In general, I'm not crazy about PC-BSD's network configuration tools. You have two configuration tools, Network Devices and Network Settings, but if you actually want to configure a specific device you need to use Network Settings. To make matters worse, when I was trying to configure my laptop's wireless network connection and went looking for the documentation, I found it's non-existent. Clicking on the help button in the Network Settings tool brings up a KDE Help Center window with the message "There is no documentation available for /index.html" -- not exactly useful for folks trying to get a device up and running.

    The PC-BSD desktop
    The PC-BSD desktop - click to view

    On my Ubuntu desktop, I can plug in a USB soundcard and configure it to handle certain tasks (such as running Skype) and use my system soundcard for other tasks. I didn't see any way to manage multiple soundcards through the tools provided by PC-BSD.

    In short, PC-BSD is a bit behind Linux in hardware support. For standard desktops, its hardware support is probably sufficient. For some laptops or more complex hardware scenarios (such as multiple soundcards) it may require some advanced configuration.

    The PC-BSD desktop

    The sparse PC-BSD desktop displays a single KDE Taskbar at the bottom and a minimal selection of software pre-installed, if you start from the PC-BSD installer disk. All of the apps that ship with PC-BSD are of the KDE variety. That means no GIMP, Gaim, OpenOffice.org, or Firefox, for example.

    I have a nagging suspicion that the PC-BSD folks ship their release a few apps short of useful just to show off the PC-BSD Installer (PBI). Quite a few applications are packaged as PBI files, which just require the user to download the file, double-click it, and provide the root password, to run the installer. A few seconds later the application is installed.

    Still, many of the typical desktop tasks are covered. PC-BSD includes KMail for email, Konqueror for Web browsing, the Kontact PIM applications, KPDF for reading PDFs, and so on. However, the package selection is a bit weird.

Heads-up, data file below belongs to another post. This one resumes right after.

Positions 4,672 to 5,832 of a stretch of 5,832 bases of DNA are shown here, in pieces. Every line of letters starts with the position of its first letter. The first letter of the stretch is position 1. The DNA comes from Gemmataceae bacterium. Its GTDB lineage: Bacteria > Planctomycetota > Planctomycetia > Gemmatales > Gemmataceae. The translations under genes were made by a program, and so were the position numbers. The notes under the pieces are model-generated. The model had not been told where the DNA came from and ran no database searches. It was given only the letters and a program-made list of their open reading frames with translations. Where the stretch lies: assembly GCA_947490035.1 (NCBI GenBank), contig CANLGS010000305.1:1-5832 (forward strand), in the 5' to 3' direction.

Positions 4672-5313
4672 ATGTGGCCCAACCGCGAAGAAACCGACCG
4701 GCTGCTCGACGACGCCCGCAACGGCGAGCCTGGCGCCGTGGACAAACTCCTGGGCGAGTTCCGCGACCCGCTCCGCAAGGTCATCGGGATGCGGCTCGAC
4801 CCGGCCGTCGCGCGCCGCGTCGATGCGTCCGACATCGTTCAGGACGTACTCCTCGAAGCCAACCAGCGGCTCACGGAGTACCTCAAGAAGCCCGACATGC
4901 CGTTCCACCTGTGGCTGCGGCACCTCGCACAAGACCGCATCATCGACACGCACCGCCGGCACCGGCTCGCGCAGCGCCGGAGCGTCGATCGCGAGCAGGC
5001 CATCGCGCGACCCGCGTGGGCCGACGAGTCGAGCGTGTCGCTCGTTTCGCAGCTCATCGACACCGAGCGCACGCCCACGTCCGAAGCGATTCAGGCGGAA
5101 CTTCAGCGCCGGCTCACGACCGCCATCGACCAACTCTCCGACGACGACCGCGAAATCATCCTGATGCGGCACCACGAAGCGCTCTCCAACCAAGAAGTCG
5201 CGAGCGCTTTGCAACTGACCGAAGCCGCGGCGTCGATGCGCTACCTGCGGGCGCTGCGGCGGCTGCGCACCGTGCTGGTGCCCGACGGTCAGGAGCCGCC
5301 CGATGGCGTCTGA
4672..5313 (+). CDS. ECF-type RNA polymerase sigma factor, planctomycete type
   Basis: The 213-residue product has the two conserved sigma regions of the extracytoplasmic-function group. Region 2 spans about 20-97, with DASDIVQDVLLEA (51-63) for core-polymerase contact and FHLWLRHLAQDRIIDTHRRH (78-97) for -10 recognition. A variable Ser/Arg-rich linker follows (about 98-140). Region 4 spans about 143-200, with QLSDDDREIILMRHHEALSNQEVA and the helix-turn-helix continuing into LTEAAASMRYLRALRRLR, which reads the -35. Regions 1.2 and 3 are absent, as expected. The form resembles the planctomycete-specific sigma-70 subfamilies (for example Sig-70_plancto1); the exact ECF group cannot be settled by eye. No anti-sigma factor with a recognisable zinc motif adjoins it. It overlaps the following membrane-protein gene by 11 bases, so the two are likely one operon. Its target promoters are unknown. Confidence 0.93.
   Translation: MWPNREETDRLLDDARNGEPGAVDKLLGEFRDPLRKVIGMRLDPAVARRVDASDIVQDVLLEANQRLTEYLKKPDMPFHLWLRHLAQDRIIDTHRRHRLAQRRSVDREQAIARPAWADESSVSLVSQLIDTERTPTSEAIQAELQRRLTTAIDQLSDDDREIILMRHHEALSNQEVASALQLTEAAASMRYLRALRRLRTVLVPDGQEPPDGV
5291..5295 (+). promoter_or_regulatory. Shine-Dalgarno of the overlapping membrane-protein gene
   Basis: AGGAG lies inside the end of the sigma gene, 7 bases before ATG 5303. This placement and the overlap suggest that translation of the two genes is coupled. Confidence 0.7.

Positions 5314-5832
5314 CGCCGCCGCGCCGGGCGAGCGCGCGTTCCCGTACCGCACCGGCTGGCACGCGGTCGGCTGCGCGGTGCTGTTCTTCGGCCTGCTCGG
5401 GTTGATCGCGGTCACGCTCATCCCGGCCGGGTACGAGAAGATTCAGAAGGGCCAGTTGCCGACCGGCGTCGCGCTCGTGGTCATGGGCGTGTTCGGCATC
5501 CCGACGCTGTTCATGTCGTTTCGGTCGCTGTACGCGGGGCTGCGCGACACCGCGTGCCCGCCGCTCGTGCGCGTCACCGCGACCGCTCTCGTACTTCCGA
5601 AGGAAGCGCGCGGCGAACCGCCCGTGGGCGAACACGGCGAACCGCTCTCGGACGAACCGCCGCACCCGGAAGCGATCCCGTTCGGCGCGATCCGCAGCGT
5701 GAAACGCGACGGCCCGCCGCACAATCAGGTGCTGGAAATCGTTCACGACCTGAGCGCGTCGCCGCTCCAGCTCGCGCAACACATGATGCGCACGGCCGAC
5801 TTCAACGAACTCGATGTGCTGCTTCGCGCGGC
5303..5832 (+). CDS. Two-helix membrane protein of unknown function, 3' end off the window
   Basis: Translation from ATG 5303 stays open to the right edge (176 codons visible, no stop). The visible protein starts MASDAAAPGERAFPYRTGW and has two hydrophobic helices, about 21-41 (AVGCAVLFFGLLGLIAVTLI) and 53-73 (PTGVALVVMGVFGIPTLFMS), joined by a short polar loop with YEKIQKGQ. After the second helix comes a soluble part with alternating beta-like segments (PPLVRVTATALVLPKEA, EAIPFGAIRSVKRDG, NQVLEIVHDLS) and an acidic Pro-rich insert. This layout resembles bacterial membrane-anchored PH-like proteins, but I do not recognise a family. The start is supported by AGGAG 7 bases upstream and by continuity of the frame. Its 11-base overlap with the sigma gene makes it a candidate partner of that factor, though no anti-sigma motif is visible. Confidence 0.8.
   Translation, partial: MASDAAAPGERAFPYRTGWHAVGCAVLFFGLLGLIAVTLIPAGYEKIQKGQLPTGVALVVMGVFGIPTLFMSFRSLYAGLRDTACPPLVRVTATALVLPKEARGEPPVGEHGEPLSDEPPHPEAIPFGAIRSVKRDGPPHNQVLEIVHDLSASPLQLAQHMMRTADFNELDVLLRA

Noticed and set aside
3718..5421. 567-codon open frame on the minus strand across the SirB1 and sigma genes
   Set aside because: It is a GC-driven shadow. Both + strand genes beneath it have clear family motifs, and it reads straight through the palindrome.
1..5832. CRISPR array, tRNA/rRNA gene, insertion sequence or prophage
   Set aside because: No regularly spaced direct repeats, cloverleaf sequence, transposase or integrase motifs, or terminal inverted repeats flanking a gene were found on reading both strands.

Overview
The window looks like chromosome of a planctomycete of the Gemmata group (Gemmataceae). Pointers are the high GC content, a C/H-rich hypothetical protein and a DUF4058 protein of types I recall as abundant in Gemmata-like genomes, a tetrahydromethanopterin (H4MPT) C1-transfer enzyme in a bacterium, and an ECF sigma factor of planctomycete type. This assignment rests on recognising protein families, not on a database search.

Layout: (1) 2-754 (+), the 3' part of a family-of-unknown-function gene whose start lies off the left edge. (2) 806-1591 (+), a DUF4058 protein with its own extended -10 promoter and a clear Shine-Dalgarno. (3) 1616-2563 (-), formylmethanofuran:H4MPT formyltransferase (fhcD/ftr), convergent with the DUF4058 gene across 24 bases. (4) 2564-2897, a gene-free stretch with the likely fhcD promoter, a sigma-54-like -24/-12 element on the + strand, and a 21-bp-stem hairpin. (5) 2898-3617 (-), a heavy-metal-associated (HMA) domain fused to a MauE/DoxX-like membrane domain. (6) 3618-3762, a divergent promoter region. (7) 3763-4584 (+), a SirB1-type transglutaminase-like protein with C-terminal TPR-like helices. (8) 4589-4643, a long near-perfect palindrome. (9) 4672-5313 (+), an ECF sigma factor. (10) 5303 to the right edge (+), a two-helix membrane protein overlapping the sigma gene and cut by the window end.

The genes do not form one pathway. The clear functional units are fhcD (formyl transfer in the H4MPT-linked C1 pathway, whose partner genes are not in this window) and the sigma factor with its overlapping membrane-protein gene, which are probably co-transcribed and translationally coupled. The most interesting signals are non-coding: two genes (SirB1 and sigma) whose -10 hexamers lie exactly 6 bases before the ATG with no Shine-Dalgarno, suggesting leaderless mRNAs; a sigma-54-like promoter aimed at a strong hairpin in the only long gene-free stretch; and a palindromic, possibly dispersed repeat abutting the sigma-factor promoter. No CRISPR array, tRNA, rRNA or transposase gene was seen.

It's not surprising that OpenOffice.org is not installed by default, but it would be nice to have KOffice installed by default. The PBI available for KOffice lags behind the upstream version by a bit. KOffice 1.6 was released in December, but the most recent version of KOffice available via the pbiDIR is KOffice 1.5.2.

    No office suite is installed, but the OS does ship KPovModeler -- which makes me wonder how many users have need for an office suite versus the number of users who plan to do 3-D modeling.

    Last time I looked at PC-BSD, I dinged it for lacking multimedia applications. This time around, Kaffeine is installed by default, which can handle most media that you'd throw at it. Unfortunately, Kaffeine isn't a great music player, so I tried downloading Amarok, my music player of choice.

    Amarok is in the PBI directory, but it's an outdated version; the PBI file is Amarok 1.4.1, while the Amarok folks released 1.4.4 back in October. After installation, Amarok failed every time I tried to start it, saying that xine could not initialize any audio drivers.

    I had better luck with K3b. After installing K3b from a PBI, I plopped a CD-R into the laptop's CD burner and successfully made a few test CDs. PC-BSD was also well set up for ripping CDs -- I dropped in music CD, which was automatically mounted, and then PC-BSD launched the KAudioCreator utility. The first time out, you have to choose which format you want to rip to, but all the encoders (including Lame) are installed by default.

    I also installed Firefox, OpenOffice.org, and the GIMP, and browsed through the directory to see how current the packages are. For the most part, the PBIs I looked at are up-to-date with the upstream version, though the GIMP lags behind a few versions, and the localized versions of OpenOffice.org are also a bit behind -- though the English release is at 2.1.

    Packages installed via PBIs are put in a PBI menu, rather than being listed under the appropriate KDE menu. For instance, if you install the GIMP, it will be found under PBI Programs, rather than under the KDE Graphics menu. You can remove PBIs by going to Settings -> System Administration -> PC-BSD Software Manager. If you want to update PBIs, you need to go to Settings -> System Administration -> PBI Update Manager. To update the system in general, go to Settings -> System Administration -> PC-BSD Online Update. While you can get things done in this manner, the PC-BSD folks really need to consolidate software management into one application.